1 / 3
News Flash
    1/3LCCI reacts to the announcement of a 4 July General ElectionLCCI reacts to the announcement of a 4 July General ElectionRead more
    2/3LCCI welcomes the UK’s ratification of the CPTPPLCCI welcomes the UK’s ratification of the CPTPPRead more
    3/3New Report Reveals Economic Disparities Across LondonNew Report Reveals Economic Disparities Across LondonRead more
London Chamber of Commerce and IndustryLondon Chamber of Commerce and Industry
Contact Us

London businesses predict more inflation surprises to come in 2024 in Q4 Quarterly Economic Survey

Thursday 24 January 2024

London businesses are predicting inflation and high interest rates will dampen prospects in the first half of 2024, according to the London Chamber of Commerce and Industry’s (LCCI) latest quarterly economic survey. The Q4 2023 edition of the Capital 500, the longest-running private business survey conducted by a regional chamber of commerce across the UK every quarter, also found that firms remain pessimistic about the future prospects of London’s economy over the next 12 months.

The latest survey was conducted by Savanta, interviewing 505 London-based business leaders between 19 October and 23 November 2023. Foretelling the unexpected rise in inflation as reported by the ONS last week, the survey found that inflation was still the number one concern for London firms, with 66% of companies feeling more concerned about inflation in Q4 than they had in previous months. Four in ten firms (41%) also reported that interest rates had become a bigger concern.

Statistics from the survey underscores businesses’ uncertainty about the prospects of both London and the UK’s economy over the next 12 months, reinforcing the need for the Government to outline a long-term strategic plan for growth. Key findings include:

  • Only 28% of those surveyed expect London’s economy to improve in the next 12 months, with the figure at 26% for the UK economy.
  • The stubbornly high – and still rising – cost of raw materials continues to dampen confidence in the wider economy; 54% and 66% of London businesses reported respective increases in the cost of fuel and energy during Q4 2023.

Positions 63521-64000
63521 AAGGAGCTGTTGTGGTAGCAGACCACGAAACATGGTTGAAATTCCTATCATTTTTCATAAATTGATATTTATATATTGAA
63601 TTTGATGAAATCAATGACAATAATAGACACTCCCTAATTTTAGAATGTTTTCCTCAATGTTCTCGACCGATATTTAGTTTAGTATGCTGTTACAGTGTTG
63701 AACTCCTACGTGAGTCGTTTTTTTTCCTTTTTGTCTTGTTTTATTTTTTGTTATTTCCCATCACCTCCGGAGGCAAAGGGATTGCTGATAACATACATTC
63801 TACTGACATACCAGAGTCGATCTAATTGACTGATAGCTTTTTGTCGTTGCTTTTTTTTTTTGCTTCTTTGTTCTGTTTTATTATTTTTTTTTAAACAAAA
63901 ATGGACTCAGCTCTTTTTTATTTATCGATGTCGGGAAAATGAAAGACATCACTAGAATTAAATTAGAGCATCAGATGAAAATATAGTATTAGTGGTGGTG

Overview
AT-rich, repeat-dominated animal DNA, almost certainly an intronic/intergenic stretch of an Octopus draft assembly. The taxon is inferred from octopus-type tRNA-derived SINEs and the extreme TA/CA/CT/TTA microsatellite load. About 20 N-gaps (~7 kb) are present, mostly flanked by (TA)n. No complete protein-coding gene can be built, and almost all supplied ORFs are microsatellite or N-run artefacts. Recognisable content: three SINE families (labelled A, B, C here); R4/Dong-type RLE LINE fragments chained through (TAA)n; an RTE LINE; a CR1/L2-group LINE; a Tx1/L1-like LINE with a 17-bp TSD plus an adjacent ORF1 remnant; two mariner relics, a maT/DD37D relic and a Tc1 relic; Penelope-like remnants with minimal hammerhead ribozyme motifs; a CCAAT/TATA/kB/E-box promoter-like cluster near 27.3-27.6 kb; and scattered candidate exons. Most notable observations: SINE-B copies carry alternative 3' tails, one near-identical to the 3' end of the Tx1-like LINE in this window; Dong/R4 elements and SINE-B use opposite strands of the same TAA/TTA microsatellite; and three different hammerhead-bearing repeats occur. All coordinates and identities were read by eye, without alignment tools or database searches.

• Firms expect to pass on inflationary and utility cost pressures onto consumers, with over half (52%) naming the high cost of gas and electricity as the biggest pressure on price increases. This paints a bleak picture for the cost-of-living crisis.

However, despite businesses’ negative outlook for the economy, confidence in their own prospects for the next twelve months reached the highest level ever seen in the decade-long history of the Capital 500. Half of all London businesses surveyed expect their profitability to improve in the next 12 months and 48% expect their turnover will increase, a rise of 5% from the previous quarter.

The increase in business confidence can be attributed in part to a rise in domestic sales. A quarter of businesses (25%) reported that demand for their products or services from within the UK had increased, up from Q3 2023. Other positive factors in business confidence included an increase in overall business cashflow (up to 26% from 23%), showing that consumers were returning to firms after a difficult first half of 2023. However, export demand dropped in the last quarter of 2023, with just 1 in 10 (11%) of those surveyed reporting that export sales had increased during Q4 2023, compared with 15% in Q3 2023.

The Capital 500 also seeks to understand the employment market, and it found that there was little change in London’s labour market between Q3 and Q4 2023. London’s employment balance, which monitors the changes in the size of London’s workforce (with 0 being no change) moved from -2 to -3 and larger companies saw the largest decrease in the size of their workforce.

Despite difficulties hiring towards the end of 2023, firms did look to recruit, invest in existing staff, and train during Q4 of 2023, with 27% of London business reporting they had looked to recruit, up from 26% in Q3. This small rise in recruitment originated from larger businesses, of whom three quarters (73%) said they had tried to recruit in Q4 2023 (up from 59% in Q3).

Reacting to the findings of the report, Karim Fatehi CBE, Interim Chief Executive of the London Chamber of Commerce and Industry (LCCI), said: 

“These findings present a mixed picture for our city. On one hand, cost pressures – including stubbornly high inflation, energy prices that continue to rise and concern about the prospects of the wider economy – indicate that many firms will be struggling to stay afloat. On the other hand, businesses have never been more confident about their own prospects, with 50% predicting an increase in their own profitability over the next 12 months.

“As we look ahead to the UK general election in 2024, businesses desperately need clarity on the Government’s – and The Opposition’s – strategy to improve the current operating climate. Only then will businesses, the lifeblood of our economy, be able to see through the current storm and plan a long-term route for growth.”

The report is available to read.


Savanta surveyed a total of 505 London business leaders between 19 October and 23 November 2023. All data were weighted to be representative of all London businesses by company size and broad industry sector. Savanta is a member of the British Polling Council and abides by its rules. Full data tables are available at www.savanta.com.